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Plantar faciitis – How can I treat my sore heel?

July 19, 2019

For some of us, getting out of bed in the morning can be a bit of a struggle at times. For those suffering with plantar fasciitis, there may be an extra reason, as those first few steps in the morning can be a bit of a nightmare! The bottoms of the heels and sometimes arches can feel quite sore and bruised and there is pain with every step. Sound familiar to you? If you or someone you know has experienced it, then you’ll know exactly what we’re talking about.

So what is it exactly? Plantar fasciitis is the fancy name for the thickening and inflammation of the fibrous band that runs at the bottom of the foot (the plantar fascia), often due to excess straining and micro-trauma. The area of pain and inflammation tends to be where the band attaches to the bottom of the heel bone, and is one of the most common forms of heel pain.

As Podiatrist we encounter and treat plantar fasciitis and all other forms of heel pain on a daily basis. Below are some of our top tips (which you can do at home) to combat this ailment and get you back on your feet and back to doing what you love, pain free!

Four top tips to combat plantar fasciitis:

1.    Foot rolling exercise – For this, a small roller works best. Things you can use at home include a frozen water bottle, a small narrow PVC pipe, or even a spray can to gently roll the bottom of the foot. Do this standing up and you will want to roll over the sore area with equal and steady pressure, at least twice a day for 2-3 minutes.

2.    Calf muscle stretches – Often a major contributor of plantar fasciitis is excessive tightening of the calf muscles. This can cause an overload or excessive pull or straining of the plantar fascia causing it to flare up. To effectively stretch the calf muscles, using a rigid strap or a towel, loop it across the forefoot and pull both ends towards the chest until a stretch is felt in the calf muscle. Hold for 15-20 seconds and repeat five times either side. Do this 2-3 times a day for best outcome.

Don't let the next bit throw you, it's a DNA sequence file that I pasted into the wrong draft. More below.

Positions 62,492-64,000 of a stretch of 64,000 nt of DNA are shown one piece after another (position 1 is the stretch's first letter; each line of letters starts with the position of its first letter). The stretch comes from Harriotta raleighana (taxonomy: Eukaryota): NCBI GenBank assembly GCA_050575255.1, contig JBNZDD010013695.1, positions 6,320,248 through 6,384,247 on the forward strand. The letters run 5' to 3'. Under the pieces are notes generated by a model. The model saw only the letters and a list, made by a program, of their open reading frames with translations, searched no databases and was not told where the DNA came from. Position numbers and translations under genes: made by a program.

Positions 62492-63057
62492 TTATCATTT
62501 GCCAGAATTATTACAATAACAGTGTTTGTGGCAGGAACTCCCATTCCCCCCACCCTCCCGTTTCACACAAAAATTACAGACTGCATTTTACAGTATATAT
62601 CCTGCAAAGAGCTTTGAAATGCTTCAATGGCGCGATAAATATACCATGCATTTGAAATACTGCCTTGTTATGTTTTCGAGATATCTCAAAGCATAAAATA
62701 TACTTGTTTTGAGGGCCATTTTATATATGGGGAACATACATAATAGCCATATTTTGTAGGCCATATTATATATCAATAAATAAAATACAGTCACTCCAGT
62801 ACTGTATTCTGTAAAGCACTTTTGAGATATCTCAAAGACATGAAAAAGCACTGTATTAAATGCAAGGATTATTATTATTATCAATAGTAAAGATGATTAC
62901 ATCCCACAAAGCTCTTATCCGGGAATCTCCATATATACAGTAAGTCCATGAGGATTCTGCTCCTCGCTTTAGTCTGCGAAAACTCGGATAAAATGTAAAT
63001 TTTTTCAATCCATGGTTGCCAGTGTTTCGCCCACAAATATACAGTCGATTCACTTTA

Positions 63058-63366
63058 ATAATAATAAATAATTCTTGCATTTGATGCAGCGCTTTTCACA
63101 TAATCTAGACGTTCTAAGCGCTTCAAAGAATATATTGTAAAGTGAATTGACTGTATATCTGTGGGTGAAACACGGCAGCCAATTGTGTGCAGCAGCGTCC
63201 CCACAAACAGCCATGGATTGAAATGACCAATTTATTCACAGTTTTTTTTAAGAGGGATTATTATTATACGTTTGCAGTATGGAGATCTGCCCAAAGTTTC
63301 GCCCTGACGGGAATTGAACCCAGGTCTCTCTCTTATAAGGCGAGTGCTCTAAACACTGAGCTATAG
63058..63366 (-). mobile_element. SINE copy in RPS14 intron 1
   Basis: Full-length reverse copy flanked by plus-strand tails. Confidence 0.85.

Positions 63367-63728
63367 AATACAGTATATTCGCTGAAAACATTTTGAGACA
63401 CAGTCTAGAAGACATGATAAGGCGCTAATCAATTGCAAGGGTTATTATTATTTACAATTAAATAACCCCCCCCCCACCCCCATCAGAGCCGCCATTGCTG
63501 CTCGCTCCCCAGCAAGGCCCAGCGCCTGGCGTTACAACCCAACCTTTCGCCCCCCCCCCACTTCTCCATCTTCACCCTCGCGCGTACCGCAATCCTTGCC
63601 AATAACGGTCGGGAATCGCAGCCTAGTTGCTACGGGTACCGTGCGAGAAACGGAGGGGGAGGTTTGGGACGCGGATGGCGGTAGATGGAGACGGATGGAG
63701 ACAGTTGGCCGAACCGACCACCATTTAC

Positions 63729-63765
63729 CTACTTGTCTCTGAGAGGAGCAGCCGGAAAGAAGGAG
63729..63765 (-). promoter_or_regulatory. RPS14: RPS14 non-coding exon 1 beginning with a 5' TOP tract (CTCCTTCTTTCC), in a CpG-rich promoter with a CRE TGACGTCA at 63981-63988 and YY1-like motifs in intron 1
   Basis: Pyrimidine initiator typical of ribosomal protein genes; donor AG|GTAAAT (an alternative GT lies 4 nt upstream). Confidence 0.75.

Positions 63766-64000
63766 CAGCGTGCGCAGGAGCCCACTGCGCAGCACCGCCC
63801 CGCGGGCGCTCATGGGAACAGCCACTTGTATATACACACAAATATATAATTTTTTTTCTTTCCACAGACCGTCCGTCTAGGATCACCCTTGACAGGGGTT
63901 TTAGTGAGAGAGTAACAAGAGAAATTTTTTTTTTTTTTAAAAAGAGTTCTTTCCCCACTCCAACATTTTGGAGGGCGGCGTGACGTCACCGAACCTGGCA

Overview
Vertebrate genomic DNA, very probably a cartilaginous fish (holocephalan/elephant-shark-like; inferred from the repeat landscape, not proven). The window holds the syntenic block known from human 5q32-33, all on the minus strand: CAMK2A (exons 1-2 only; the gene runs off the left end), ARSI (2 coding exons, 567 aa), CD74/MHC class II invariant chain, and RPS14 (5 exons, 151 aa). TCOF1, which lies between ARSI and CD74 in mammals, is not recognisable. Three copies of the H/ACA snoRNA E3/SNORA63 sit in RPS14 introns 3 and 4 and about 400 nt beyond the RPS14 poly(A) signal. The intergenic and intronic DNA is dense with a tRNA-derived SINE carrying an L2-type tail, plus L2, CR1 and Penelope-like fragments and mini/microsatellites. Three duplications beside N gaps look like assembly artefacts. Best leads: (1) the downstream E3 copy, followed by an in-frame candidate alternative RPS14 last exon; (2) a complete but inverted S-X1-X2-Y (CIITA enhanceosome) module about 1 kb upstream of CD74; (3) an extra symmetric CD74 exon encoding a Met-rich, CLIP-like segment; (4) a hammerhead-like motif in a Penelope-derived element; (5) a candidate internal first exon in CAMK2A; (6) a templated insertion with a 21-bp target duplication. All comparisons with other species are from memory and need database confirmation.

3.    Shoes – Wear shoes with a solid heel counter, and good support and stability throughout. If its too flexible and bendy, then it’s not doing your foot any favour and can delay your road to recovery. Laced up shoes are preferred and laces should be done up moderately tight to better support the feet.

4.    Activity modification – Allowing the feet to rest is important for reducing inflammation and tissue repair. It can be difficult with a busy lifestyle to be completely off our feet and may not always be an option. It’s best to temporarily avoid high impact sports and activities that cause heavy pounding and pressure on the heels. Also when you can, avoid prolonged periods of standing, which can further strain the plantar fascia. For exercise, gentle walking on softer surfaces such as grass is a better option than walking on harder concrete surfaces.

Heel pain is quite varied and plantar fasciitis is one of many different forms of heel pain. If you find your pain doesn’t settle, then it’s recommended to see a podiatrist for further investigation. If you would like a professional assessment and advice, contact us for an appointment or book online via our website – we’d love to help out!

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Navid Wali